College Board announces changes to SAT

The+SAT+is+undergoing+changes+that+will+come+into+effect+by+2024.+These+changes+include+shortening+the+test+and+moving+from+paper+to+digital.

Sophia Bassi

The SAT is undergoing changes that will come into effect by 2024. These changes include shortening the test and moving from paper to digital.

Sophia Bassi, Staff Writer

Changes to the SAT test will come into effect in 2023 for international students and in 2024 for students in the U.S., College Board announced Jan. 25. 

Among these changes include switching the test from paper to computer-based and reducing the test from three hours to two hours of testing time, per College Board. The new online format means that although tests will still be proctored, educators will not need to distribute as many test materials. In addition, there will be more flexibility for test dates, and students’ test scores will be received in days instead of weeks.

Evelyn Snizek (’23), who has taken the SAT on paper, said she predicts the shorter testing duration will have a positive impact on students as, from her own experience, it is challenging to maintain focus for the current three-hour duration.

“It is very difficult for people to sit for three hours and do this test,” she said. “Some in SLD are taking the test for five hours because of extra time, which is an insane amount of time to do a test.”

Meanwhile, Danielle Hajjar (’23), who has taken the SAT on paper, said she finds it challenging to focus on a screen for a prolonged period as her “eyes get really tired and it doesn’t work well.”

It is very difficult for people to sit for three hours and do this test. Some in SLD are taking the test for five hours because of extra time, which is an insane amount of time to do a test.”

— Evelyn Snizek ('23)

Likewise, Snizek said she thinks she would prefer taking the test on paper instead of online because “it’s nice to have paper to highlight or underline” – a privilege that students will not have with the online format.

Moreover, according to College Board, the reading section of the SAT will contain shorter passages. Students will also be able to use their calculators throughout the entire math section, a change from the current format which includes a non-calculator section.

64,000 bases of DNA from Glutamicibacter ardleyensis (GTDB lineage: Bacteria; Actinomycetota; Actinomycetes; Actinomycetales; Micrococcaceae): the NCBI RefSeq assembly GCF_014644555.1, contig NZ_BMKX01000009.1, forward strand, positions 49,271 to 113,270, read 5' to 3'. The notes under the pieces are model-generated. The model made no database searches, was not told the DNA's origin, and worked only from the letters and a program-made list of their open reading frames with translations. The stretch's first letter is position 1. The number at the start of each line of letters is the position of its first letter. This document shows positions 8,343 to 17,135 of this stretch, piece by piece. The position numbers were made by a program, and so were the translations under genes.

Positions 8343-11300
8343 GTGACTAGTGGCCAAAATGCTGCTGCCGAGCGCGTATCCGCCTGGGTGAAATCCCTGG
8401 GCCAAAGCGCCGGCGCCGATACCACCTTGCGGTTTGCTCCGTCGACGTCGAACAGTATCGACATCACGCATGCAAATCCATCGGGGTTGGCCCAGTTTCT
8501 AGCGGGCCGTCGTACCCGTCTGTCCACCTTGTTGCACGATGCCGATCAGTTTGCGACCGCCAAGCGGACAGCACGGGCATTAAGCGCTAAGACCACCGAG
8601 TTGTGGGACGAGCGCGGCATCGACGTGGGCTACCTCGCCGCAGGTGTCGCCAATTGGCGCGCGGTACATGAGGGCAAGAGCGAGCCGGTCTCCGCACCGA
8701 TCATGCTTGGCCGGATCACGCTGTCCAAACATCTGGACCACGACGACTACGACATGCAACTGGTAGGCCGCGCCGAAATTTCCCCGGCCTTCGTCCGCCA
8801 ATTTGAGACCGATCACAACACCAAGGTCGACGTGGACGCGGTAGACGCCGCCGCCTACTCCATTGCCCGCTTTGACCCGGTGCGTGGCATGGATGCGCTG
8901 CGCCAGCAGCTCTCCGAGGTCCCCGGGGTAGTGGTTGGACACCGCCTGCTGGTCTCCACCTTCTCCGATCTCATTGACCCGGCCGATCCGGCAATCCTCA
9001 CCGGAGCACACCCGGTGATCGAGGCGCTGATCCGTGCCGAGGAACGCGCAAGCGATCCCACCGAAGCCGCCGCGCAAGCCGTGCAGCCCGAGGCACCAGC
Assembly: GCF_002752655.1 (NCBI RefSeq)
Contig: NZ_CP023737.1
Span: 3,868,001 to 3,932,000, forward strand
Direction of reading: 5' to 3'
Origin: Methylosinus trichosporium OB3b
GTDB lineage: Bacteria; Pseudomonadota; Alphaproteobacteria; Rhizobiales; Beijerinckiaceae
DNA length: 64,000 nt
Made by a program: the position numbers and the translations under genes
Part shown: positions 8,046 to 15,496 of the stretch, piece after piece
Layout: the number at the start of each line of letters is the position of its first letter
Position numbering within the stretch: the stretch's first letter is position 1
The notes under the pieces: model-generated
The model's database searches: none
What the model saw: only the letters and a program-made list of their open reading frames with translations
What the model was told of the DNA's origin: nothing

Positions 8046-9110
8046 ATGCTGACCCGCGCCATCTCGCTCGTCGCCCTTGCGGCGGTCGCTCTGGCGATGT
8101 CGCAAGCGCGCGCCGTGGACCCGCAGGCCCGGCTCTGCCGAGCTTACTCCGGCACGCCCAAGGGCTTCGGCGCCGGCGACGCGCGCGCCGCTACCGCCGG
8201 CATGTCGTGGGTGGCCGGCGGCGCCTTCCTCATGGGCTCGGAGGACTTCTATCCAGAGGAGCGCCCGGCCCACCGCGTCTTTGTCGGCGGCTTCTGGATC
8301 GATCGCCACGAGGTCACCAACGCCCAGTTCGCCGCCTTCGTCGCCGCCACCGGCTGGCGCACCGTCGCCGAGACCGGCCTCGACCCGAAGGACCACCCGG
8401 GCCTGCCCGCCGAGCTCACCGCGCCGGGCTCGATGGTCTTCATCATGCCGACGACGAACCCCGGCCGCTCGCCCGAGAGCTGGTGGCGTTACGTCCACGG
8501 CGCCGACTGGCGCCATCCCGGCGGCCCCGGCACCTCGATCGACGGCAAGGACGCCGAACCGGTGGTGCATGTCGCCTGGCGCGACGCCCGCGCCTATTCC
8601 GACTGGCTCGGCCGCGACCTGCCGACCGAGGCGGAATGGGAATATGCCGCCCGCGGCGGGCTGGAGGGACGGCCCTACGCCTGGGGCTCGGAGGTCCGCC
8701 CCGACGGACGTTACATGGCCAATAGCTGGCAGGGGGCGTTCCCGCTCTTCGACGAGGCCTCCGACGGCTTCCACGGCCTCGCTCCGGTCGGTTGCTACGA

Amrita D’Souza (’23), who is currently preparing to take the SAT, said she finds the reading section to be tiring. Hence, she said this new format will allow students to read the passages without losing focus.

“It’s my least favorite section because it’s very mentally exhausting,” she said. “It’s also the first section, so by the time you’re done with that, you already don’t feel like doing anymore.”

In addition, D’Souza said it will not make a difference whether students are permitted to use calculators throughout the test.

“The non-calculator sections barely ever require you to use mental math, and a lot of the questions on the calculator section can easily be done [without a calculator],” she said. “Right now, I don’t really see why there’s two separate sections.”

While Hajjar would ultimately prefer to take the test on paper, she said moving the test online will ensure it is accessible to people around the world.

Amid the changes being made to the SAT, many universities currently do not require standardized test scores. According to Smithsonian Magazine, multiple colleges across the U.S. have become test-optional due to pandemic-induced cancellations and the socioeconomic inequalities highlighted through standardized tests.

However, according to the National Center for Fair and Open Testing, the digitalization of the SAT will not necessarily ensure that test scores will fairly assess a student’s full capability.

I like that universities are going test-optional because you could present a different point of data about something you’ve done successfully.”

— Danielle Hajjar ('23)

Overall, Hajjar said she is in favor of the universities’ decision to be test-optional as students have the opportunity to showcase different achievements other than test scores. She said there are many factors that could hinder a student’s ability to perform their best on the SAT or ACT.

“They might know the material, but when they actually have to take the tests, they might perform differently than their knowledge,” she said. “I like that universities are going test-optional because you could present a different point of data about something you’ve done successfully.”

Additionally, Snizek said lower income students do not have the same access to preparation materials in comparison to higher income students, which can easily inhibit their performance on standardized tests.

With the socioeconomic inequities that are highlighted through standardized testing, Snizek said the trend of universities moving test-optional is positive as test scores do not hold as much importance in one’s application.

“It’s a nice way to include everyone and set a baseline that if you don’t do well on this one SAT, that shouldn’t predict the rest of your life,” she said. “That shouldn’t predict where you go to school just because you didn’t do well on one standardized test.”